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Hey guys,    The title pretty much says it all, but the MinnCentric team has decided to shut down Vikings Journal. I think they...
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Back to the old board ... looks good as new.   Purple Pain Board  
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Article: 7 Questions the Minnesota Vikings Need to Answer

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The rollercoaster ride that is the Minnesota Vikings 2016 season is almost over. It started with the initial low from the shock of losing...
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Pick 4 results are in

Minnesota Vikings Talk 03 Jan 2017
Here are the final results and full list of winners from the 2016 Pick 4. Also make sure to head over to Purple Pain where the play off e...
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Vikings' Ball-hawking Defense is Trending

Preseason games don’t count, but a decisive road victory over a 2013 playoff team is noteworthy, particularly in game three, a regular season dress rehearsal. The Minnesota Vikings beat the Kansas City Chiefs 30-12 at Arrowhead Stadium, and while the Vikings didn’t answer all their pressing position questions, they did provide plenty of story lines.
Image courtesy of Denny Medley-USA TODAY Sports

It’s only preseason, but head coach Mike Zimmer’s defense is showing improvement. It appears to be a combination of new personnel (only three fulltime starters are back from last year—four if you count Xavier Rhodes) and new schemes that include an aggressive attitude and lots of player movement along the front line (linebacker Anthony Barr rushed the quarterback 14 times versus 50 snaps in coverage and Brian Robison played end, three technique and linebacker). Player movement and some disguised coverages are a huge upgrade, as last year quarterbacks recognized so many coverages they knew just what to do whenever they walked to the line. (Watch Jay Cutler point to his intended receiver on this winning touchdown.)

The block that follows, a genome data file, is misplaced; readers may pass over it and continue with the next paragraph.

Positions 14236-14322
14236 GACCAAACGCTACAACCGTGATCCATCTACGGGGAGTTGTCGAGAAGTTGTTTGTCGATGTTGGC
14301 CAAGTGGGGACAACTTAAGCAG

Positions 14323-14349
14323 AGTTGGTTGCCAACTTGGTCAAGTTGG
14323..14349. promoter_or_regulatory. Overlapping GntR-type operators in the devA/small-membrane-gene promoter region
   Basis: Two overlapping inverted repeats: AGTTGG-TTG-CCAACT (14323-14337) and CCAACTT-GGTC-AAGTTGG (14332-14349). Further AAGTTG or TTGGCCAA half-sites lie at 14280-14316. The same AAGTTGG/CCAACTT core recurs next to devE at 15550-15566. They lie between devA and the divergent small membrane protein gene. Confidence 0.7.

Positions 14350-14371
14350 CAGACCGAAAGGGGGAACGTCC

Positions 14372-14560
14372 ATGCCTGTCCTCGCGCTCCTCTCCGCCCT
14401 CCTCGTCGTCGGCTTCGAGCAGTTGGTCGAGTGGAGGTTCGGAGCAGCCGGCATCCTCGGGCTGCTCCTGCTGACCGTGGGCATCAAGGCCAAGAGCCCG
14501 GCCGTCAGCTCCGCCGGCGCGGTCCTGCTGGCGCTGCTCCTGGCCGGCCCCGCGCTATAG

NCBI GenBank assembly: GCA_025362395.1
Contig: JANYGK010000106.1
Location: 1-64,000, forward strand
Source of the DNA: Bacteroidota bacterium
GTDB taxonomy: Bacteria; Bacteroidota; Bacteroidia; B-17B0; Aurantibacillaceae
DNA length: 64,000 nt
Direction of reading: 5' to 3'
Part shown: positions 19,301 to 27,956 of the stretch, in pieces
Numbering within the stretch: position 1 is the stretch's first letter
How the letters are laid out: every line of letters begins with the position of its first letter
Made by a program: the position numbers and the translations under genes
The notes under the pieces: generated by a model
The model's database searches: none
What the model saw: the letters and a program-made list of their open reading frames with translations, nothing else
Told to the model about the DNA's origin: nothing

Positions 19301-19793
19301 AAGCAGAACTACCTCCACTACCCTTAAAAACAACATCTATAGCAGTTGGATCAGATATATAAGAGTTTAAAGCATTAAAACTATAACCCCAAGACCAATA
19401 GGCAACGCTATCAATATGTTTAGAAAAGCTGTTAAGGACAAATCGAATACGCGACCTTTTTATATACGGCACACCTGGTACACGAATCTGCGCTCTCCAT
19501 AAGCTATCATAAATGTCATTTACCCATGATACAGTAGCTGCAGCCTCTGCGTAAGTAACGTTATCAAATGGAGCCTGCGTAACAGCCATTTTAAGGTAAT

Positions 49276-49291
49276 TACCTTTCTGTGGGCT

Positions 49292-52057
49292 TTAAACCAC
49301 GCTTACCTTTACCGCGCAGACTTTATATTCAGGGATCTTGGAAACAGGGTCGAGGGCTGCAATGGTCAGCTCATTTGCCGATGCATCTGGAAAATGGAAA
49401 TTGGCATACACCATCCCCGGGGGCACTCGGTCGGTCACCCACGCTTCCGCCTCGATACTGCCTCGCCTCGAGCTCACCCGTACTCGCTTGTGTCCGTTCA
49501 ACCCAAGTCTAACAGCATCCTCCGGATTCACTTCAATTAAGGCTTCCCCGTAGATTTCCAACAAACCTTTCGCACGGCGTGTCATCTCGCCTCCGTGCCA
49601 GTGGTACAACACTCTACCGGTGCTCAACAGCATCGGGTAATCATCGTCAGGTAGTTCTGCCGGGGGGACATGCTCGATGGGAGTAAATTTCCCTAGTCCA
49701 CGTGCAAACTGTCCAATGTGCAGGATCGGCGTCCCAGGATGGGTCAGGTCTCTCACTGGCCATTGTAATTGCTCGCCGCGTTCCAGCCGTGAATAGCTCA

The changes to the Vikings defense resulted in a shutout until 25 seconds remained in the game against Kansas City, plus five sacks and three turnovers. The unit has only given up 17 points in three games, and that could have been equalled in a fourth quarter a season ago. We’ll say it again, it’s only preseason, but it’s a great sign.

If Zimmer was good hire No. 1 for the Vikings organization (and he was), good-get number 1A was hiring Norv Turner and his offense. In the preseason we have already witnessed a portion of a downfield passing attack we haven’t seen since Brett Favre threw to Sidney Rice (Cordarrelle Patterson looked a little like another No. 84 on his touchdown reception). We have seen greater utilization of all-pro tight end Kyle Rudolph, which fans have been clamoring for. We have watched a boot-to-the-throat mentality by passing into the endzone right after a big play (Teddy Bridgewater’s TD pass to Allen Reisner after Adam Thielen’s big punt return). And we haven’t even seen Adrian Peterson on the field yet. AP, who was seen chewing something on the sideline on Saturday night, is clearly champing at the bit to get into the action.

The Vikings running backs unit is in great shape. Despite the loss of backup Toby Gerhart to free agency, the Vikings have re-fortified the unit with the addition of Jerick McKinnon, who has looked good in just about every capacity he has played. Add him to the mix with Adrian Peterson and Matt Asiata—who rambled for 48 tough yards on 11 carries and caught two passes for 34 yards against the Chiefs) and you’ve got a deep position. The styles and skills of the three players are all varied enough to keep defenses on their toes. You may not see Peterson rushing for 2,000 yards this season, but you will see him carrying the ball into the endzone often.

Worth Defending
From the position of your couch, watching the game on television, Captain Munnerlyn’s decision to run out of the endzone with the football did not look wise. But watching a review of it, and trying to view it from his perspective, it becomes a little more understandable coming from a 6-year vet. After he picked off Alex Smith’s throw in the endzone, Munnerlyn turned and for a moment saw nothing but green grass and a few white jerseys in front of him. He had to make a split-second decision and initially it looked like the right one.